Floods On The Somerset Levels: A Sad Tale Of Ignorance And Neglect
Research and consultant hydrologist, Dr Colin Clark quantifies a possible solution to the current flooding on the Somerset Levels.
When King Alfred hid in the Somerset marshes from the Danes in 878, he could scarcely have imagined that the marshes of Athelney and the lands of Wessex to the North East would be drained and occupied during both winter and summer, since beforehand, these lands could only be used during the summer: thus the name of my home county – the land of the summer pastures. The Saete of Somersaete, comes from the summer pastures of Norway which are called Saeters or Seters.
In showing our respect for the freedom of others from serious floods, I would like to describe some of the ignorance and neglect that has led to the recent flooding of the Somerset levels, and to then shine a beam of hope for the future, which quantifies a solution to the problem.
No one disputes that the past three months have been very wet. But how does it compare with the past? Using the monthly series of rainfall for England and Wales we find the following results for November and December only.
There was serious flooding in 1854, 1872-3 and 1929-30. During the latter flood at Taunton, from November 1929 to January 1930 537mm were recorded, which is over 70% of the annual average. The floods lasted from December to February. For the same time period in 2013-14 the rainfall in the upper Brue, which drains into the Levels, was 434mm.
An analysis of the highest consecutive three monthly rainfall since 1766 shows that this is the fifth highest, giving it a return period of about 1 in 50 years. This result excludes 1960, when Bedlamgreen in the upper Brue recorded 556mm. Before 1766 possibly the worst flood in historical times was that of 1607: I will mention this event at the end of this paper, since it was not caused by prolonged rainfall.
It would therefore not be correct to state that the present floods are in anyway linked to changes in air temperature, both local, or global.
Several Acts of Parliament in the early 19th century led to improvements in the drainage of the Levels. In the uplands, field boundaries often consisted of a hedge and ditch. Both were maintained, often on an annual basis. Where they did not lead directly or not at all into a watercourse, ditches retained a considerable volume of water.
During the late 1970’s I calculated the likely volume of potential storage of field ditches in the upper Brue catchment. The Brue is one of three main rivers that drains into the Levels. Figure 1 shows the extent of field ditches, excluding those by highways. Assuming a cross section area of 0.7 m^2 gives a storage volume of about 77000m^3. Many ditches have a bigger cross section. This is big enough to have cancelled out nearly all of the overflow volume during the flood at Bruton in May 1979, when 36 houses were flooded. Applying the same density of ditches over the upland catchments of the Tone, Parrett, and Brue and assuming a cross section area of 5m^2 gives a storage volume of about 1.6Mm^3. I will describe the way in which this could improve the situation in the penultimate section of this paper.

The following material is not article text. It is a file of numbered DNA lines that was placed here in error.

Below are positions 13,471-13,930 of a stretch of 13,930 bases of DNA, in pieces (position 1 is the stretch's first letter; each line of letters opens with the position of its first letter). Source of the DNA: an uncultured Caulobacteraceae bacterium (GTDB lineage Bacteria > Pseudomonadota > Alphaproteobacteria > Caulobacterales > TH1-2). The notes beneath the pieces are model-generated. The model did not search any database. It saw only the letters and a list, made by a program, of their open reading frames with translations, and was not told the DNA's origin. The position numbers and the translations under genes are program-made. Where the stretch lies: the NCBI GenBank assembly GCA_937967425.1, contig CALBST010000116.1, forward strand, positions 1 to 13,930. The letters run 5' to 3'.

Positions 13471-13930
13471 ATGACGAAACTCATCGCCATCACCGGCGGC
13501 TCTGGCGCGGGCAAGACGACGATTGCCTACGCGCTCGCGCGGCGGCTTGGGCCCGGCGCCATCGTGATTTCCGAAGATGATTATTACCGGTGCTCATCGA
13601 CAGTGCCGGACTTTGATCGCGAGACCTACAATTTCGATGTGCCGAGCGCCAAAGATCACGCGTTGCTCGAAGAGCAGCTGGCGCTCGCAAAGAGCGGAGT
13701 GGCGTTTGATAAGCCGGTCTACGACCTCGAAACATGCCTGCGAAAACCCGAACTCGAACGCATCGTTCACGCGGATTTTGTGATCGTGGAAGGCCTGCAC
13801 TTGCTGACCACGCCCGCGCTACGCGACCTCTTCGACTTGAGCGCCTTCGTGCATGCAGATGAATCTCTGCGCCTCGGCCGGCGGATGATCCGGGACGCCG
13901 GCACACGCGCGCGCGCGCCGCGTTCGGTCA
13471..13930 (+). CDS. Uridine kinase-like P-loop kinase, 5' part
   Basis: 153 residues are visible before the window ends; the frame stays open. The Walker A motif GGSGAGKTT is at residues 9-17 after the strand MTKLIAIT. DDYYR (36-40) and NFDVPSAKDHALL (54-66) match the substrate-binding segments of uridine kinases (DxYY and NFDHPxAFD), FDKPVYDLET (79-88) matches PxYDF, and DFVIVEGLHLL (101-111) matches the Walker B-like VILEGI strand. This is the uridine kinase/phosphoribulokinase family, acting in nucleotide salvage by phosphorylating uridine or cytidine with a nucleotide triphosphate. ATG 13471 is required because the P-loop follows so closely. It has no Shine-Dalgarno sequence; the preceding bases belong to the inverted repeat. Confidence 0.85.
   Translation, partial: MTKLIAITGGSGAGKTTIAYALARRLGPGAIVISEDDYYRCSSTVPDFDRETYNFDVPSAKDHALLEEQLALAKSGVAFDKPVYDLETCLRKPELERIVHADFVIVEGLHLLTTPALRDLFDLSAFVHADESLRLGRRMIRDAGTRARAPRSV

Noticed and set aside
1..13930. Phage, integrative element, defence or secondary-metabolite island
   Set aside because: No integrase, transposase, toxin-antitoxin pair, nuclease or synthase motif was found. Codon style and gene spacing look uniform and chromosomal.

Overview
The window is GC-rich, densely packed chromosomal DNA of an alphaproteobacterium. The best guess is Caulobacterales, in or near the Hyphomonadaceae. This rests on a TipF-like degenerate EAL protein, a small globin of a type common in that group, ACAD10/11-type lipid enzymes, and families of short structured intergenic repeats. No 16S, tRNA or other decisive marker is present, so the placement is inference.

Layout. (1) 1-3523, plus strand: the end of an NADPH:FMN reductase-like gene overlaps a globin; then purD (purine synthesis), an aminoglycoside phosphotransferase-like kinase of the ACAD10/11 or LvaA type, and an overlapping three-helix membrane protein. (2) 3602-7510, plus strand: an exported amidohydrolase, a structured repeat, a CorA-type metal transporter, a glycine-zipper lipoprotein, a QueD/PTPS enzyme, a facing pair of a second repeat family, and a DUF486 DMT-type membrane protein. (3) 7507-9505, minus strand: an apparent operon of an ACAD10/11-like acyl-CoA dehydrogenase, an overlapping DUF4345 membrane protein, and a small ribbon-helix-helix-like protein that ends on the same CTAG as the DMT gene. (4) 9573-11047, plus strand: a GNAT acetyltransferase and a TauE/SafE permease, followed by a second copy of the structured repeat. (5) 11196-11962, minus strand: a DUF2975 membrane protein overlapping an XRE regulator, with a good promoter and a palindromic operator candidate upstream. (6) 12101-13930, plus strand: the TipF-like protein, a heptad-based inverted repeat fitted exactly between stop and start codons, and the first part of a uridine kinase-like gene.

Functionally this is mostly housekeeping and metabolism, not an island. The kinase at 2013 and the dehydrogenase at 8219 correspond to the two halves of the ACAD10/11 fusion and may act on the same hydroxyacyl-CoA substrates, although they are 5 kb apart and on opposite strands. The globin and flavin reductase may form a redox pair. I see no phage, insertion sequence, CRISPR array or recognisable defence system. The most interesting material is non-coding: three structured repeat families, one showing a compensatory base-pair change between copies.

Rate of pumping
From the 17th century pumps were used to remove excess water from the land. The earliest pumps were driven by windmills, but steam power, followed by diesel and electricity enabled much greater volumes of water to be carried away. In the scholarly account of the draining of the Somerset levels by Dr Michael Williams, published in 1970, Williams never gave a single figure for the capacity of the pumping stations. In 2014 the situation is more complicated as Table 2 shows.
|Environment Agency spokesman||72,000 m^3 per day||January 2014|
|David Rook EA.||3,000,000 m^3 per day||February 2014|
|BBC News Website||86400m^3 per day||February 2014|
|Water Briefing Website||1.5 million tonnes over 65 km^2||February 2014|
|Environment Agency website||1,500,000m^3 per day||February 2014|
Not all of these volumes can represent the truth. None of these sources give an estimate of the effect of the removal of these volumes of water. However, all sources are united in giving the area of flooded land as 65km^2. Figure 2 shows the extent of the present flooded area.
Figure 2: Extent of the flooded area
Taking a value of 1.5Mm^3 from the Environment Agency website, over an area of 65km^2, gives a reduction in water level of 2.3cm per day. This means that a house with 0.6m of floodwater can expect, all else being equal, to have to wait 26 days for the pumps to remove all the flood water from indoors. This rather sorry situation must be amended because as with some of the estimates of pumping rates, it too is in error. From the evidence in Figure 2, the likely area that is now flooded in February 2014 is about 125km^2. Clearly the Environment Agency needs to check its basic data via a peer review process before it is published. Given a flooded area in excess of 100km^2, yields a decrease in water level of about 1.5cm per day, and an evacuation time of 40 days.
Dredging of the river channels
During the mid 1980’s considerable sums of money were spent on dredging the main rivers (Basil Tinkler, personal communication). The effects of an increased channel width and depth, possibly with a compound channel to reduce the effects of silting, can be calculated. If the capacity of the rivers Tone, Parrett, and Brue in their lower reaches were to be increased by 10m^3 s-1 then allowing for the effects of the daily tidal regime, would be expected to evacuate an additional 1.29Mm^3 per day. This is probably more effective because the pumping in February 2014 is to remove water from the flood plain, whereas an increase of channel capacity helps to prevent floodwater from overflowing into people’s houses and farmland in the first place.